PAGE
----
Of course, I don't look at triggers the same way others do. Over the last 16 years I've been learning about pistol triggers, everyone seems to be concerned with things that I don't think matter. What I mean is is that the only thing I care about is what the sight picture does when I dry fire the pistol and how quickly I can shoot a pistol for its type with follow up shots. When dry practicing, the front sight is absolutely frozen on my Ruger LCP II in such a stable way that it exceeds the DA in both the other guns I mentioned and at least matches their single actions. Again, I don't care about trigger weight, creep, having the shortest reset, or whether a trigger has a crisp break or rolls through the break. I can get used to any of that. I don't even mind gritty or stagy triggers. The only thing I care about is that—when my hands and eyes interface with a gun, I can pull the trigger absolutely cleanly (and I can).

I would be hard pressed to find a factor trigger that I can pull more cleanly than my Ruger LCP II, and I know I am not alone. Nutnfancy, for example, loves that trigger too, as do many others. Some people, however, don't care for it, and that's always going to happen with any gun because the shape of someone's hands and fingers can have as much to do with trigger control as their training (at least in some rare situations). Some people can't pull DA triggers. I don't get it, but I take their word for it. I can pull just about anything. I've had 12-13 lb. triggers that I can pull at least initially as accurately as anything (follow up shots are a different matter).

The LCP II, however, may be a bad choice for some individuals' hands, but by and large it is a phenomenal trigger (especially for the type) and, from my experience owning one and reading about others' experiences, I would say that is the reputation for the pistol. I don't know of a pistol in its class with a "better" trigger. I love, love, love my Ruger LCP II trigger, and I can have it disappear in my pocket (which is why I bought it). The trigger is so good, however, that I recently bought a Ruger (Desantis) IWB holster for it that is also surprisingly excellent (I've had bad and not-so-great experiences with DeSantis before, but not this time). When it's in my pocket I just use the pocket holster it comes with. I doubt anyone will ever see it print on me and it allows me to use the extended trigger. if I didn't have one already, I might look to see if the Ruger LCP Max is concealable enough (I think it probably is) because it holds more rounds and has better (however less diminutive) sights. I fill mine in with orange paint over a white base coat to make the factory sights pop.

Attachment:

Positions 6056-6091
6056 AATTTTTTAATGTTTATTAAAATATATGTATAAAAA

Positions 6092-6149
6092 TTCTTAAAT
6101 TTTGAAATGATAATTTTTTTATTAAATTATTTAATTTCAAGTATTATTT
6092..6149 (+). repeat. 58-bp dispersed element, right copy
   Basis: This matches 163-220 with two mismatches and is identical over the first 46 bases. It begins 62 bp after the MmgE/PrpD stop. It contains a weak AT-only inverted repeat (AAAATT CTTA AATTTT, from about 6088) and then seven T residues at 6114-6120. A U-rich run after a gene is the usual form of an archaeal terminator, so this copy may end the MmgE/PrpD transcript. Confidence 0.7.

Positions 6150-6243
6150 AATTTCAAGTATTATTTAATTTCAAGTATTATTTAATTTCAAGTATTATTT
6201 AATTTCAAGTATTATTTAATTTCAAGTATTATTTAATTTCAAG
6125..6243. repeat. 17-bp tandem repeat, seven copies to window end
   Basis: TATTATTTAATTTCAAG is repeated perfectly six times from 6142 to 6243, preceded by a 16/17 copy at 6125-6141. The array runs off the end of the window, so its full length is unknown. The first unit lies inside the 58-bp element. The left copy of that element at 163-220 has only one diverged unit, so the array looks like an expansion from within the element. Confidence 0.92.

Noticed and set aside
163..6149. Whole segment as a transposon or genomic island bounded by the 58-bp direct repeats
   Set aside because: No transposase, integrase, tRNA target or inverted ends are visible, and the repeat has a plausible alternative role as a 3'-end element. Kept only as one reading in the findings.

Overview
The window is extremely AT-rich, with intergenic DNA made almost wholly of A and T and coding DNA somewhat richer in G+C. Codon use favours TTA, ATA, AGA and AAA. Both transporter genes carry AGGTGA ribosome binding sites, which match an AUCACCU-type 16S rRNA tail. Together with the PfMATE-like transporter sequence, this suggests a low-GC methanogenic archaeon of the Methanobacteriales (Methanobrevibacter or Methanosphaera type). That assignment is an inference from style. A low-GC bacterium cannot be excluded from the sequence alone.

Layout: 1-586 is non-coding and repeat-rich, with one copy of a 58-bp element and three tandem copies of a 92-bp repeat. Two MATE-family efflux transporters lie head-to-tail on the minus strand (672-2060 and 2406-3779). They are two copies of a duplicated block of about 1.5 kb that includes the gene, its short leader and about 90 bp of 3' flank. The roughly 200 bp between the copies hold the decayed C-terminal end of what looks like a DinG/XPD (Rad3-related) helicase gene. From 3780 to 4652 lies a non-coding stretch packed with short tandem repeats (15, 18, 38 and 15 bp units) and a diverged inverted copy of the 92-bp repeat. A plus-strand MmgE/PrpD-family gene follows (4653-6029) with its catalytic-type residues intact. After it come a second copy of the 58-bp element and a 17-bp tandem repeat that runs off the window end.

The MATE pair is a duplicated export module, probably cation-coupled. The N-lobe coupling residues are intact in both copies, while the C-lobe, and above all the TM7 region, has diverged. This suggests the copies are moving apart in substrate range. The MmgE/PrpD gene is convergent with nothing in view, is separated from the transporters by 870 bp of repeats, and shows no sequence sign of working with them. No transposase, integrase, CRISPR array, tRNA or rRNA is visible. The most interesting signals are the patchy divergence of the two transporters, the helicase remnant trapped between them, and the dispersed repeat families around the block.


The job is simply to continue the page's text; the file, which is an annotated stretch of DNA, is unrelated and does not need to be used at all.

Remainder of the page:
It's not the best picture, but you get the idea.
Bookcase Shelf Publication Shelving Gesture


The Ruger LCP II is obviously very concealable and I think the trigger is wonderful. I had a Smith & Wesson M&P Bodyguard 380 as well that had a phenominal DAO trigger for the initial pull. In fact, it was better than either of my DA/SA guns, but follow up shots are horrible if you plan to shoot fast. Not so with the Ruger LCP II. If the reset was any longer I wouldn't like the trigger, but it is just short enough that I can shoot it very fast and accurately for the type. Personally, I don't know of a "better" pistol for deep concealment in one's pocket. Certainly nothing in this price range.
Wood Everyday carry Gun accessory Air gun Font
 

·
Premium Member
Joined
·
1,124 Posts
One thing I feel I should mention. I personally won't carry anything smaller in caliber than a .380 ACP because it appears to be significantly better statistically at stopping people than .22LR, .25 ACP, or .32 ACP. Significantly! And because .380 ACP pistols like the Ruger LCP II are perfectly pocketable, I don't see a need for anything smaller unless I was desperate and needed to stuff one up my bum in order to infiltrate a terrorist group holding the love of my life hostage or something. ;)